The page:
Although large multinationals can no longer maintain the R&D and innovation monopolies they enjoyed in previous decades as displayed by research centers such as Xerox’s PARC, there nonetheless remains a disparity in the level of investment between firms. A phenomenon has emerged where dominant firms in the market (the Samsungs, Googles, and GMs of the world) are increasingly investing in R&D while smaller competitors plateau or decrease their R&D spending.
While they no longer hold a monopoly on research, they nonetheless maintain a significant advantage, and are continuing to pull away from the market. Although it is tempting to try to compete with superstar firms on a dollar-to-dollar ratio, smaller firms can't afford to do so given the differences in available resources. Rather, small firms can effectively compete by engaging in innovation strategies that leverage external technologies instead of depending on internal innovation. Using technology scouting, firms can innovate in a low-cost and efficient way to improve product innovation and remain competitive against larger firms.
Although private sector R&D spending has shown a general increase in the last several decades, this increase has not been unilateral across all industries and companies. In Germany, for example, R&D expenditures increased by 59% between 2003 and 2015 while the share of firms investing in R&D declined from 47% to 35%. The U.S. experienced a similar trend, with a 67% increase in R&D spending between 2003 and 2014, with the top 100 firms by R&D budget increasing their R&D spending by nearly 92%. As such, this means that fewer firms are increasing their investments in R&D, with the larger firms increasing their spending while smaller firms have not.
While it may be unrealistic to expect every firm to heavily (or at all) to invest in R&D, it does demonstrate a worrying trend for companies attempting to compete on a global market. Given that R&D spending impacts productivity and innovative capabilities, firms that attempt to skirt ‘unnecessary’ expenses like R&D spending are downgrading their future by not maintaining their R&D spending or investing it in expanding innovative capabilities.
This trend leaves mid-market firms particularly vulnerable as they fall in between large, dominant enterprises and emerging innovative firms. Facing pressure from both high R&D spending on top and high levels of creativity below, mid-market firms are in a unique position where their competitive advantage in products are hollowed out from both ends of the market. Lacking the economies of scale and industry relationships that protect large enterprises, mid-market firms live and die by their product position and innovation.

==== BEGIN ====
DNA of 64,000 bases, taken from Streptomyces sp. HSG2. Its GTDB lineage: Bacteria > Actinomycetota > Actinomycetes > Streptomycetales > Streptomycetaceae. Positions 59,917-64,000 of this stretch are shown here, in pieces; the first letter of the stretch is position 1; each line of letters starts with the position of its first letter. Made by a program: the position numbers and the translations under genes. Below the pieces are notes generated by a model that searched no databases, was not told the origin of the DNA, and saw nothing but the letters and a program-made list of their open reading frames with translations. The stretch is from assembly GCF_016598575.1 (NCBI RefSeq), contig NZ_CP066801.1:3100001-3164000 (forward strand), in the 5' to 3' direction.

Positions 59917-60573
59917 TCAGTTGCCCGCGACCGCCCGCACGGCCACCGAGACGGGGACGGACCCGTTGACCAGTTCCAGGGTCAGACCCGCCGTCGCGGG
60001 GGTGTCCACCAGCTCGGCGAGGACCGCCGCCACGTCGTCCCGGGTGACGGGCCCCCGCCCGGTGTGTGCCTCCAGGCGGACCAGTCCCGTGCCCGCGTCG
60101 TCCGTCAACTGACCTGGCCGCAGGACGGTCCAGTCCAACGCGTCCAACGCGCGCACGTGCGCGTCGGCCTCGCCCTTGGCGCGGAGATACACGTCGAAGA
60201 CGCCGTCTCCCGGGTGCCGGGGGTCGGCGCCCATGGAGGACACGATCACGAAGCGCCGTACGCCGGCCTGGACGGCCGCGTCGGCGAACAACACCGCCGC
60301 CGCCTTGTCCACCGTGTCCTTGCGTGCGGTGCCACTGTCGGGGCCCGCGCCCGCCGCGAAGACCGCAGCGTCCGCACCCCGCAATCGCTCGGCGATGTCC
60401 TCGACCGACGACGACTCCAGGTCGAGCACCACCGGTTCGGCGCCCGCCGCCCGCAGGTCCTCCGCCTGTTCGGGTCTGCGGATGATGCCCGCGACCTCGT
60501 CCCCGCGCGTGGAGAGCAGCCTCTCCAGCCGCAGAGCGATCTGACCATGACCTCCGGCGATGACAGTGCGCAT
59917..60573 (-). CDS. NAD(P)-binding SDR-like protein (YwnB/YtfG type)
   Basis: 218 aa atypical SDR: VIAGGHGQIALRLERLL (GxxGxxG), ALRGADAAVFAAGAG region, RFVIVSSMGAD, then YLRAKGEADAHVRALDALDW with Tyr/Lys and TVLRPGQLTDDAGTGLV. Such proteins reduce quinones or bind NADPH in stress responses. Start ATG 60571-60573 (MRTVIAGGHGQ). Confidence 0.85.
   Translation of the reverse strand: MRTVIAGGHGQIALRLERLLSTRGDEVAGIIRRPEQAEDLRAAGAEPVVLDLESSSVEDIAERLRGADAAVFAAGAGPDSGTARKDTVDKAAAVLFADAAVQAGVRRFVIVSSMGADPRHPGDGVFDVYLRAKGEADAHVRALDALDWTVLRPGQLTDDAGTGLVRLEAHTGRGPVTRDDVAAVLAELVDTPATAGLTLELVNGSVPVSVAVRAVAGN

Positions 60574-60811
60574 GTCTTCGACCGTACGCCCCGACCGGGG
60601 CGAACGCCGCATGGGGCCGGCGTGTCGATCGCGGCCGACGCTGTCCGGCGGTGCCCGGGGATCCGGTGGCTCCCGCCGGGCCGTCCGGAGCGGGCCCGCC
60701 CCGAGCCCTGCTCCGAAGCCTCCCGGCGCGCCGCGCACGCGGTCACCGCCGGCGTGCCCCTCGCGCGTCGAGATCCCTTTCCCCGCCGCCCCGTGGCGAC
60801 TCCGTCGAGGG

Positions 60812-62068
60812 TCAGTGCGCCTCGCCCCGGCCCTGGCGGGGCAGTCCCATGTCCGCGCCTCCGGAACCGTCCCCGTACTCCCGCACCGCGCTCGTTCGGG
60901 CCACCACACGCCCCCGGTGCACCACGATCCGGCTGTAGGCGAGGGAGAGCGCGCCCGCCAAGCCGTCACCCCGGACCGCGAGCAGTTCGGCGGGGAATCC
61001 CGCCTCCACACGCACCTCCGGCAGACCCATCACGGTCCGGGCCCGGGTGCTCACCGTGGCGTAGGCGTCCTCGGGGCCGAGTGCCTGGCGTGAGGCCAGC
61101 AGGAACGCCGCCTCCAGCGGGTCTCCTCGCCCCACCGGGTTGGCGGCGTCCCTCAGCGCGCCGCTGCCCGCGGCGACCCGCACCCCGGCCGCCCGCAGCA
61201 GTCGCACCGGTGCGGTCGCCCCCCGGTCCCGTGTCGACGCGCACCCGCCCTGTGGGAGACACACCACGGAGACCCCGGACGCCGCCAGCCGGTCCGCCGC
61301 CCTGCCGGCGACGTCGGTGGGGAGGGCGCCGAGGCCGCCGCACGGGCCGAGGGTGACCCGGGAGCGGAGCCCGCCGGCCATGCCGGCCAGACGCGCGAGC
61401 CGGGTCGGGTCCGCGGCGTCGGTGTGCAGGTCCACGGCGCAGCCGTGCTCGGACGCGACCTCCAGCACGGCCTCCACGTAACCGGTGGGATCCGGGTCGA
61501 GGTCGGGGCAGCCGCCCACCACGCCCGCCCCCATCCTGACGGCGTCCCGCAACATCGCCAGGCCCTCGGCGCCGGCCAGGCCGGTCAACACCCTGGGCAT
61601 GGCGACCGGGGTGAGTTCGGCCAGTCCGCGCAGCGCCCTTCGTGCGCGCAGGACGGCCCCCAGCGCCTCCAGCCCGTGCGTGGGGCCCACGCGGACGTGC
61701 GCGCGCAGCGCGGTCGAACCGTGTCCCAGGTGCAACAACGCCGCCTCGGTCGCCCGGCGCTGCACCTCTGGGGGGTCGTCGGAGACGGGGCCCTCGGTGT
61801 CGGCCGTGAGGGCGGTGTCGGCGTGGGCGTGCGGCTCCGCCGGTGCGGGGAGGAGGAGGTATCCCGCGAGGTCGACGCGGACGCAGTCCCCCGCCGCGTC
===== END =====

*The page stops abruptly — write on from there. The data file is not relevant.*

However, despite the absolute need for innovation to remain competitive, there is often very little appetite for large-scale R&D spending without a definitely end-result. This is also affected by the reality that too many missteps in research programs can lead to the end of a company, as mid-market firms do not have the type of financial resources to invest such large sums into projects that may not bear fruit for years or decades. Being highly sensitive to market forces, mid-market firms need a strategy that allow for significant technological innovation without the expenditure typically required by traditional R&D.
Fortunately, the outlook for mid-market firms is not as bleak as the above data suggests. Firms can easily and fundamentally augment their R&D spending and innovative capabilities by seeking emerging technologies outside of their company walls. By engaging in technology scouting and other open innovation practices, firms can identify and execute on emerging technological opportunities that add real value to their offerings and allow them to remain competitive against larger firms.
Technology scouting focuses on seeking out nascent, technologically advanced firms that are working on developing, or have developed, technologies that can be implemented within already existing products or added to a company's current product line. This allows organizations to defer the time and expense of having to develop the technology in-house, allowing the company to move quicker in the product development cycle while remaining competitive in the market. By off-loading part of the R&D process onto external firms, startups, and university research groups, mid-market firms are able to capitalize on cutting edge research while avoiding the large expenditures and bureaucracy that would be faced if such a project is done internally.
Merely investing in open innovation and technology scouts is no guarantee that these programs will bring the needed results. Companies need a strong tech scouting process, management resources, and a commitment to develop best practices and organizational changes to enable open innovation practices to succeed. Furthermore, organizations need a comprehensive system of record to serve as a knowledge base for emerging technologies and to enable accountability.